1

I have several bags of used-once pill bottles that might be better used in some other (clever) and useful way?

Please note: Storage of small and or miscellaneous things (buttons, screws, etc.) is an obvious one that I use. I'm sure there can be other non-obvious true "hacks."

I've asked the pharmacist/chemist to re-use them for me; but, she insists that violates some rules/bylaws for her/her pharmacy.

Currently, recycling centres are overloaded so these kinds of things are being dumped into landfill. I can't refuse them, and they're multiplying because I can't reduce them. That leaves REUSE them.

They're "transparent," microwave "safe," made from PP Polypropylene - type 5, and have attached snap-on lids. The hinge for the lid does not allow them to "nest" inside one another easily.

They've been sorted into a few different sizes that can hold from 40ml up to 200ml each.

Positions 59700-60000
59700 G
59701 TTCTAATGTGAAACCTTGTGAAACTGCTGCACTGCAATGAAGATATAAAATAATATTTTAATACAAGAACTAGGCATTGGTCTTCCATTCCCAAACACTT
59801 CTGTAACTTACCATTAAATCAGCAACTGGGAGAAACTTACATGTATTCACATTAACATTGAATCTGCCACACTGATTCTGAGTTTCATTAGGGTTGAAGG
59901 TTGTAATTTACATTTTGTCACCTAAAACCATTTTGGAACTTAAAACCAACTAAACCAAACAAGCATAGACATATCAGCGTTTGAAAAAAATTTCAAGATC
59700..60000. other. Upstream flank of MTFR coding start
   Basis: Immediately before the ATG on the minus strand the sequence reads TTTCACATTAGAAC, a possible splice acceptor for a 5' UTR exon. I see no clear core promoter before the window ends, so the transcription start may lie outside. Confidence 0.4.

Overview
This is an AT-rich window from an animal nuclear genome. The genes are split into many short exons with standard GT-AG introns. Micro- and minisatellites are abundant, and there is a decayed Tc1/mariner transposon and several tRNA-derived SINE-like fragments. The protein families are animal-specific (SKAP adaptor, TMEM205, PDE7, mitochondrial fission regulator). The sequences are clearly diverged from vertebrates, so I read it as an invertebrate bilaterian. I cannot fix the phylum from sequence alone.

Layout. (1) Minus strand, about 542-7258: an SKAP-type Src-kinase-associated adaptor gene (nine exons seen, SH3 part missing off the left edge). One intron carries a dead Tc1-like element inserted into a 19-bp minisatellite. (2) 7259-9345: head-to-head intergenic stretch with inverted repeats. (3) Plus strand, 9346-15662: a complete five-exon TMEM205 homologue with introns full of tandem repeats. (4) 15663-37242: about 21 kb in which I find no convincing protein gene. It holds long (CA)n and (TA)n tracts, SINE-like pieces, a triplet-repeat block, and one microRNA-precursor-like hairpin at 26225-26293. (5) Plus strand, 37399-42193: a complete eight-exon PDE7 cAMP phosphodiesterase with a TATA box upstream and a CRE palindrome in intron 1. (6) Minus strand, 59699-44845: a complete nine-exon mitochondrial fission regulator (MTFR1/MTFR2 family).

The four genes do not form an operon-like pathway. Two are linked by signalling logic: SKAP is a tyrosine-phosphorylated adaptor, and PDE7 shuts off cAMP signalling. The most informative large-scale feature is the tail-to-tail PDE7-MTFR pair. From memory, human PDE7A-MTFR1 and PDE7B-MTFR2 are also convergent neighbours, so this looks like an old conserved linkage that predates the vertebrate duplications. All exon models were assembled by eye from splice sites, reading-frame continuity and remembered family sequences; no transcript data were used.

What is the best way you can think of?

  • 1
    If you have enough, in different colors, you could make a pointillism artwork. – BrettFromLA May 6 at 14:47
  • @BrettFromLA They're all clear (a bit "cloudy"); but, I guess they could hold something colourful. I find that was interesting and something I didn't think of doing. Thanx. – Stan May 6 at 18:25
  • 3
    @Stan questions that are "a solution in search of a problem" are off topic here. I can think of 100 things that you could use a pill bottle for and i could write them all out only to have you go through all of them going "no; i don't have any small amounts of paint", "no, i don't keep small screws", "no, i don't have children to entertain with impromptu percussion instruments", "no, i don't need a pill bottle shaped flotation device for my car keys in case i drop them down a drain..". StackExchange sites are all about questions that can be answered not simply discussed – Caius Jard May 7 at 20:32
  • I am with @CaiusJard here - we’ve recently had (and closed) similar questions about empty toilet paper rolls, glass bottles, and a plethora of other odds and ends, basically all asking for possible ways to still use them. I know you have been on this site longer than I have, but please don’t take it personally if I point out that “what can I do with X” is probably the epitome of an opinion-based question, which are discouraged all over the SE network. – Stephie May 8 at 11:55